Maxine writes in many genres and has found a love for the western historical romance. A Wisconsin native, Maxine resides in Chickasha. While Maxine may miss her family and friends in the north, she loves the mild winters Oklahoma has to offer. She has four grown children, two granddaughters, and a German Shorthair Pointer. And many friends she now considers her OK family.
Maxine’s western along the Chisholm Trail, The Marshal’s Bride, was a 2017 International Digital Award Finalist in the Western Historical-Short category.
Maxine is a current member of Romance Writers of America, Wisconsin Romance Writers of America, Oklahoma Writers Federation, Inc. and its affiliate Oklahoma Romance Writers Guild, Inc.
A Message From Maxine
While it is always a thrill for an author to start a new series, it is with heavy heart that I am compelled to write this one. I became a widow in April 2018 after a brief battle with cancer that took my love from me to be with our Lord. During those agonizing first few months so many questions flitted into my mind, along with the anger, grief, loneliness, and finally acceptance that my beloved was really gone from this realm. It was some of these questions that inspired this series. I hope that it will let other widows, and widowers, know that they are not alone with the crazy questions that come to mind. That as they wonder what is or isn’t appropriate, should they remove their rings, should they start dating, are they still married or now considered single, what is the proper mourning period in our modern times, when will the anger go away, and the list goes on and on. While I don’t expect this series to be the answers to the grieving, I do hope that I have somehow eased that feeling of being alone.
Webster defines grief as “emotional suffering caused by or as if by bereavement” and a widow as a “woman who has lost her husband by death and has not married again.” If these definitions were as simple as they sound.
To the Widows of Blessings Valley, these two words mean so much more. They mean living their lives without the one they gave their hearts and souls to. The one they vowed to love forever. It means crying themselves to sleep at night. It means trying to go on in a new life without knowing how. It means knowing no matter how much they try to heal they never really completely do. No matter how much they think they’ll never love again, they will but differently.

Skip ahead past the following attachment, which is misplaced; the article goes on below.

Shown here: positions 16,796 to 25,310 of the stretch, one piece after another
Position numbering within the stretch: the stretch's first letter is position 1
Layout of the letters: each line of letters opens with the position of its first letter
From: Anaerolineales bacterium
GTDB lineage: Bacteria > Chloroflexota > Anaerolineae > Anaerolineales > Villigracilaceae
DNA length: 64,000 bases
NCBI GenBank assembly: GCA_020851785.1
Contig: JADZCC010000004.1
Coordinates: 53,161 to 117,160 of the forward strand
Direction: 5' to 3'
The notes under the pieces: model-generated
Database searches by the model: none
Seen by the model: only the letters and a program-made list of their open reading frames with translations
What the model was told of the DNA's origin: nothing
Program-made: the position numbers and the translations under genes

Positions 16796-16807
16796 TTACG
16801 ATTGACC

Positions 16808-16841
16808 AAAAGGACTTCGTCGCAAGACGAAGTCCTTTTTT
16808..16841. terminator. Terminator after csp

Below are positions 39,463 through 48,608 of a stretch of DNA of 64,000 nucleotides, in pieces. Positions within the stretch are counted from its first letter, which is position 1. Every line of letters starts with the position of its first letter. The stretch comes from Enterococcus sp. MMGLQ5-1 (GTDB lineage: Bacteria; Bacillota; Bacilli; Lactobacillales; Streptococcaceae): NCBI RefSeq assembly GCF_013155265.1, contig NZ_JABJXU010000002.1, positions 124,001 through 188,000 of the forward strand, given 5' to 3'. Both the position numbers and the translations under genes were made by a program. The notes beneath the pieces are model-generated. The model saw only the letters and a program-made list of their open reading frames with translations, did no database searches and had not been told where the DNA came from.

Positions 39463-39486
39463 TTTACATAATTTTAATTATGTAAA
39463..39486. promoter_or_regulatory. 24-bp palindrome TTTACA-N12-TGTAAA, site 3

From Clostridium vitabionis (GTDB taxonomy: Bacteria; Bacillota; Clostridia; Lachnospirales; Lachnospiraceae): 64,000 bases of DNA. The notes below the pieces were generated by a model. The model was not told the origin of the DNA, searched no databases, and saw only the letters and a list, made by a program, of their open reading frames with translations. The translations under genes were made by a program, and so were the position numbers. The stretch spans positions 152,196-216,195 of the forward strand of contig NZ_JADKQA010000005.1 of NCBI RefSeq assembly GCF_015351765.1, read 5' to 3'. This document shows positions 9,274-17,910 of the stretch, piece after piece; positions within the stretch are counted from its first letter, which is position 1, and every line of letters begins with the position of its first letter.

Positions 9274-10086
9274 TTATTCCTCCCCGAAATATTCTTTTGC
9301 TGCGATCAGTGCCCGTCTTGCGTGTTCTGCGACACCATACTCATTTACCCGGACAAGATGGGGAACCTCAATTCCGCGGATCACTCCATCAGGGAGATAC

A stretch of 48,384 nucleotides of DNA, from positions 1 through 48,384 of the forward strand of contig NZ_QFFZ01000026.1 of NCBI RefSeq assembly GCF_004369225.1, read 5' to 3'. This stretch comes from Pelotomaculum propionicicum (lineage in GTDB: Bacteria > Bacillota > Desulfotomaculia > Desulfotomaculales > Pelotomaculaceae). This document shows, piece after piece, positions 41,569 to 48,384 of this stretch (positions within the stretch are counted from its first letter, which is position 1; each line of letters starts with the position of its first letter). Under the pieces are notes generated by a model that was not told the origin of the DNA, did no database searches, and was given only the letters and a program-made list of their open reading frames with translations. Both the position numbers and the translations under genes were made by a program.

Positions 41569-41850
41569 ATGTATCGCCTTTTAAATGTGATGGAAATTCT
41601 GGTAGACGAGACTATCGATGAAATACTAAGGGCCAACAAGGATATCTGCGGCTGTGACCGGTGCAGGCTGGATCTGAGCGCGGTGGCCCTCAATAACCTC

They say time heals all things. That may be true or may not. All I know is the scab on my heart and soul was slowly peeled off and bled again over the months I wrote this book. But I had to write it regardless of my pain, tears, and sorrow.
I cannot promise all the books in the series will be the same emotionally. I'm not sure I want to feel the heartache all over and over again. Regardless I will tell their stories...the Widows of Blessings Valley.
A mining accident has killed several miners in Blessings Valley. Some of the widows are struggling through their grief to answer a widow’s question. With Wilhelmina “Willa” Alexander’s guidance, they just might each learn to live again.
Two people scarred by life. She carries the scars on her heart. He carries the scars on his body. Can they find peace, healing, and love together?
Elizabeth paused at the fireplace on her way out of her house and, as she so often did, gazed at their wedding picture.
“Steven, I’m going to place the advertisement. It’s the only thing I can do.” Her eyes misted over. She sucked in a shaky breath. “I will not let them see me cry. I will be strong for both of us.”
Shawl wrapped snuggly around her shoulders, Elizabeth began on a journey she thought she’d never have to take.
“You can do this, Elizabeth. You have to.” She muttered softly, putting one foot in front of the other along the path she knew all too well.
Looking up, Elizabeth’s gaze settled on the open church door, and a warm shiver slipped down her spine. Fannie Rochester, who’d lost her husband the same day Elizabeth had lost her Steven, stepped out into the morning sun.
“Hello, Fannie,” Elizabeth called back, biting her tongue when all she wanted to do was lash out at Fannie. How could she find solace in church when God had taken their husbands from them?
“Won’t you come in and sit with me?” Fannie offered, stepping closer.
“Not today, Fannie, thank you.” Elizabeth waved as she continued on her way. She would never forget the pain of losing Steven. Not now. Not ever.
“Maybe I should move into Willa’s boardinghouse, so I don’t have to pass the church ever again,” Elizabeth mumbled. Feeling her heart race, stealing her breath, she paused for a moment. “Go ahead, take me to join Steven, and I will go willingly.” She took deep breaths until her heart returned to its normal cadence then continued on her way.
Elizabeth rounded the corner leading into the heart of Blessings Valley. She loved this little mining community that had become home. The thought of having to leave it broke what was left of her already shattered heart. If she didn’t find work soon, she’d be on the first stage at the end of the month.
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